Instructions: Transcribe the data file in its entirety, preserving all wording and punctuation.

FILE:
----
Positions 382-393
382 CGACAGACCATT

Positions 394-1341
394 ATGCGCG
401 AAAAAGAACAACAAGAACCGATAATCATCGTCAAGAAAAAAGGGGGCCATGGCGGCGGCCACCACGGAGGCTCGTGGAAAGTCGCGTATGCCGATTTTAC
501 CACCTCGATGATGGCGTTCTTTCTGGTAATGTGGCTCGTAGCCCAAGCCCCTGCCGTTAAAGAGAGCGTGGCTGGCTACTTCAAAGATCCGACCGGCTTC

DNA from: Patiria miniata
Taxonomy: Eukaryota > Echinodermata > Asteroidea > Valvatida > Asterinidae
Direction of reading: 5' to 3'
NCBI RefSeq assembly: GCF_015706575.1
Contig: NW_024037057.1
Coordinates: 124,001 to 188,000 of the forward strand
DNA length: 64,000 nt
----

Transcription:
Positions 382-393
382 CGACAGACCATT

Positions 394-1341
394 ATGCGCG
401 AAAAAGAACAACAAGAACCGATAATCATCGTCAAGAAAAAAGGGGGCCATGGCGGCGGCCACCACGGAGGCTCGTGGAAAGTCGCGTATGCCGATTTTAC
501 CACCTCGATGATGGCGTTCTTTCTGGTAATGTGGCTCGTAGCCCAAGCCCCTGCCGTTAAAGAGAGCGTGGCTGGCTACTTCAAAGATCCGACCGGCTTC

DNA from: Patiria miniata
Taxonomy: Eukaryota > Echinodermata > Asteroidea > Valvatida > Asterinidae
Direction of reading: 5' to 3'
NCBI RefSeq assembly: GCF_015706575.1
Contig: NW_024037057.1
Coordinates: 124,001 to 188,000 of the forward strand
DNA length: 64,000 nt